Community-based fundraising and a corporate donation will help keep displaced Bell Lofts tenants in temporary hotel housing through mid-February, in hopes they will soon find long-term accommodations.
About 50 people living in the north Minneapolis apartment building were flooded out Dec. 28 after a pipe burst, prompting the city to condemn the 117-year-old structure. The incident has raised questions about the cause of the rupture, whether the building was properly maintained and the city's and landlord's responsibilities toward displaced tenants.
Enrique Velazquez, director of Minneapolis' Inspections Services division, said a fire suppression system in the building failed to alert firefighters about the flood, which was reported by tenants. About 40,000 gallons of water gushed from the ruptured pipe in a stairwell on the third floor.
Velazquez said the cause of the burst is uncertain, although cold weather was a factor.
"Had the alarm system done its job and communicated with the fire department, potentially we could have responded sooner, and maybe not as much water would have gushed into each individual dwelling unit," he said.
Crowdfunding by Minneapolis nonprofits It Takes a Village and Documenting MN helped cover hotel stays for tenants, while U.S. Bank disbursed $10,000 to It Takes a Village to pay for families to stay at a downtown Minneapolis hotel. Sixteen families were still there as of late last week.
Dyonyca Conley-Rush, director of It Takes a Village, said she is continuing to help tenants find stable housing and hopes to have everyone settled by Feb. 18.
Bell Lofts' landlord, Chris Webley, has owned the Hawthorne neighborhood building at N. 21st and Bryant avenues since March 2021, a city spokesperson said. Webley did not return several messages seeking comment.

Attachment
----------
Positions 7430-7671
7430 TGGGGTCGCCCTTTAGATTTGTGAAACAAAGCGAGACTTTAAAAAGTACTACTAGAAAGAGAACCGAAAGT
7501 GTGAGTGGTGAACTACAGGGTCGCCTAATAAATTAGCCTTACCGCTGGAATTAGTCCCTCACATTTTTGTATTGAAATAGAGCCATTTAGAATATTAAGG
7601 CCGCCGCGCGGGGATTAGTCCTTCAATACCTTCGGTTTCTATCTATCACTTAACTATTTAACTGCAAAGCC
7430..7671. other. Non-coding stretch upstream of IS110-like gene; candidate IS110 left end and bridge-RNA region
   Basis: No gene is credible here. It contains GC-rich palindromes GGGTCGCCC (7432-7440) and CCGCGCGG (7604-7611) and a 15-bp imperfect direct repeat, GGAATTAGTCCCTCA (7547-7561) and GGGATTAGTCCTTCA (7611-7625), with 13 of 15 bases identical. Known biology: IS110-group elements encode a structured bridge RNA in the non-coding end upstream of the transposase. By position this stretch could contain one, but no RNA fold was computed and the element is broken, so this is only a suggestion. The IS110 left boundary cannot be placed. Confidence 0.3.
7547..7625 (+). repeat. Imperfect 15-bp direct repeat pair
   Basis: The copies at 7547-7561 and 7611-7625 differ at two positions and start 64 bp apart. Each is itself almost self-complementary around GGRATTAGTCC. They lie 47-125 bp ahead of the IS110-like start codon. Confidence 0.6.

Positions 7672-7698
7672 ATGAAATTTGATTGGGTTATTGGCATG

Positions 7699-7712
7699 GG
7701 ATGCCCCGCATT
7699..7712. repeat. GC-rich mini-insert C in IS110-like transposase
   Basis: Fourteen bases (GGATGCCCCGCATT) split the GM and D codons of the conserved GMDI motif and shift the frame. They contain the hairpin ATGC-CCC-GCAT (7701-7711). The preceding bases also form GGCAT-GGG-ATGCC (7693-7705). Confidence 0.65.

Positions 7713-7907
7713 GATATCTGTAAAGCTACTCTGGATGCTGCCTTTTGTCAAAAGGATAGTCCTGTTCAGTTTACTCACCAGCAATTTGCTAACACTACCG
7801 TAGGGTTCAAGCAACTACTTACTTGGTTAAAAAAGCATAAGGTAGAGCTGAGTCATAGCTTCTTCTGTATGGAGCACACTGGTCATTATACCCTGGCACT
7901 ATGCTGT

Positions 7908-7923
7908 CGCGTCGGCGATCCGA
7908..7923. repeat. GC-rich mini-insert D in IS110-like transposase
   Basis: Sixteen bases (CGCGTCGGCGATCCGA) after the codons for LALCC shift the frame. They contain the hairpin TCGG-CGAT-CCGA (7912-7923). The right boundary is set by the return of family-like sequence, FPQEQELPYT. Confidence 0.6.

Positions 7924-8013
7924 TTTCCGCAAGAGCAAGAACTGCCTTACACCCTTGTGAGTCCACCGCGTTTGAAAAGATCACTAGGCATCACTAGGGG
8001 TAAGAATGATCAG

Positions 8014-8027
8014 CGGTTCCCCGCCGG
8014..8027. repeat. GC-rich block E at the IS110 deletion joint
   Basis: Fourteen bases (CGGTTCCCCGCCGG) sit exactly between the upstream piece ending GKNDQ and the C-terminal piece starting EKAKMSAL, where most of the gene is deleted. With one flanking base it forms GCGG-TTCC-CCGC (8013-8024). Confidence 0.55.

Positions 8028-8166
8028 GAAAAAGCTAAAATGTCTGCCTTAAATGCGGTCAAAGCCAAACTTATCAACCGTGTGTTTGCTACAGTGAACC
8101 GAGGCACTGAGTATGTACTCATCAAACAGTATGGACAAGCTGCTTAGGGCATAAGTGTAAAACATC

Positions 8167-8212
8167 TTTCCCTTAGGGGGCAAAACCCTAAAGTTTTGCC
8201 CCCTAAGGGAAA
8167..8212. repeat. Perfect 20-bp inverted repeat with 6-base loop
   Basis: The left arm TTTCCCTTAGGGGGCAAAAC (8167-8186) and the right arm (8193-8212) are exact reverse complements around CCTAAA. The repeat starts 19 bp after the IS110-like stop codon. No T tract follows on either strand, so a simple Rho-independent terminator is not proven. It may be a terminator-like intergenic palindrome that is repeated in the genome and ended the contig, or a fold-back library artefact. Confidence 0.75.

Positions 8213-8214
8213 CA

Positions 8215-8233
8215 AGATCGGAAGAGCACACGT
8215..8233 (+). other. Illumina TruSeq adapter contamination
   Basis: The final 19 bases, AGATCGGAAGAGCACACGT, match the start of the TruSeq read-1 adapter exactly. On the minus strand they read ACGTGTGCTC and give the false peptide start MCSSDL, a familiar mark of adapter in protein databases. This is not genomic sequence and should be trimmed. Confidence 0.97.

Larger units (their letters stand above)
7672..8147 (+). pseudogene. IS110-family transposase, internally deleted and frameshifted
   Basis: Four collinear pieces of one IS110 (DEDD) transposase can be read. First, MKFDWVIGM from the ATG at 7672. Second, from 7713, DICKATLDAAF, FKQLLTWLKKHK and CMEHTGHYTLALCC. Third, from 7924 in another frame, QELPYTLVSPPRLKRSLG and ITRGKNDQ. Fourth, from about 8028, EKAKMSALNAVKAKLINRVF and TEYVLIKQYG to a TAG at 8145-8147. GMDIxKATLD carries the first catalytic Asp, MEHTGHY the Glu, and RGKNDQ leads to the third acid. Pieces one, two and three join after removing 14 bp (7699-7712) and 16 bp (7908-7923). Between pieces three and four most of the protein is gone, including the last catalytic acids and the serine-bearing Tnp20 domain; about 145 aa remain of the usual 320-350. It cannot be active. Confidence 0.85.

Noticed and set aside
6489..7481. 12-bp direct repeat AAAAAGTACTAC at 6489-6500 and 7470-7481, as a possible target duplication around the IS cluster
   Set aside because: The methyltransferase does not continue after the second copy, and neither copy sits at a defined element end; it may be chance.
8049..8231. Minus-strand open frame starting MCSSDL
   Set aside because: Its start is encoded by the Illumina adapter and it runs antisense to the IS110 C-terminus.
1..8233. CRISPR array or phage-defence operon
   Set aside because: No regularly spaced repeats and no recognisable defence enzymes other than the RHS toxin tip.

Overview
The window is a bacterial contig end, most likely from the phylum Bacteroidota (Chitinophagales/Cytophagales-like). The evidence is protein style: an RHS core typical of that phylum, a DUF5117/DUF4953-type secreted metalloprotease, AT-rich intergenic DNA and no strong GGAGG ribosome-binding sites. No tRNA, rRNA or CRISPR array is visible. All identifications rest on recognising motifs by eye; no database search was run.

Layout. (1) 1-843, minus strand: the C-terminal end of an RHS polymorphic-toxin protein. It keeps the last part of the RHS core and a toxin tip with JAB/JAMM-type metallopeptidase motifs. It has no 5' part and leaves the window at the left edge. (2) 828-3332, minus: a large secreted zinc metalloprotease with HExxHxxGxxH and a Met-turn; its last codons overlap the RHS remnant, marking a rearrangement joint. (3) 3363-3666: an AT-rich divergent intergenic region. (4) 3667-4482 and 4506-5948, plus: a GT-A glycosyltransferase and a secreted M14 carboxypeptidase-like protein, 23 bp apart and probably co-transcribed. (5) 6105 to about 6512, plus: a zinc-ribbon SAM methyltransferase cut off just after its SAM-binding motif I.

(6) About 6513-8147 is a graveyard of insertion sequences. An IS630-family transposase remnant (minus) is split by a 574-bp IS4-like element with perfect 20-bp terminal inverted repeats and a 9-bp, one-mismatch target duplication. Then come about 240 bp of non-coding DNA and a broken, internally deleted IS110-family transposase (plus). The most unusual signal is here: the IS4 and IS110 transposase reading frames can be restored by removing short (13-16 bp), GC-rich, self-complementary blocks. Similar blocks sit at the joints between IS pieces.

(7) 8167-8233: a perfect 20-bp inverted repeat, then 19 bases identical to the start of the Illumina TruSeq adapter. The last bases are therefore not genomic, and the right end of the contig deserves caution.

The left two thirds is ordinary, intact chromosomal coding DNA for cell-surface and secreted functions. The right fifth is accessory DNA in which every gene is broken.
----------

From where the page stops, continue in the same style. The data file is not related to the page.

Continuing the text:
Velazquez said Webley's landlord license has been revoked for the property. "The license is specific to that parcel, so if he has other properties that aren't impacted like this, then those will continue," he said.
Velazquez said Webley "was extremely responsive up front" and took steps immediately after the flood to remove the water and help tenants find housing. But several tenants said that after Webley paid for a week of hotel stays, he stopped responding to their messages about what would happen next.
Velazquez said the city has conducted a proactive inspection of the building every eight years — checking the fire suppression systems, fire alarms, access, elevators and other areas to make sure the building was safe and that the property owner and maintenance workers were doing their jobs.
Complaint-based inspections are also done, but those focus mostly on the condition of an individual unit or a common area rather than the whole building.
"By and large, we believe that the property itself was in good condition," Velazquez said.
The building wasn't completely ruined by the flood, he said: "The bones of the building are in very good shape. The structure is really good."
Webley will be replacing damaged panels and flooring in the wet sections after the pipe is repaired and the fire suppression system is restored. Webley has had the property "for a short period of time, so he's still learning what it's like to be a landlord or property owner," Velazquez said.
He said that in the wake of such an incident, it's important that all tenants receive the same information on a consistent basis — "whether it's from the city, whether it's directly from the property owner, or if it's from another third party that's helping to support them through this ordeal."
"Otherwise," Velazquez said, "in that void, there's just doubt — uncertainty on what's going to come next, what's going to happen tomorrow or the next day or tonight."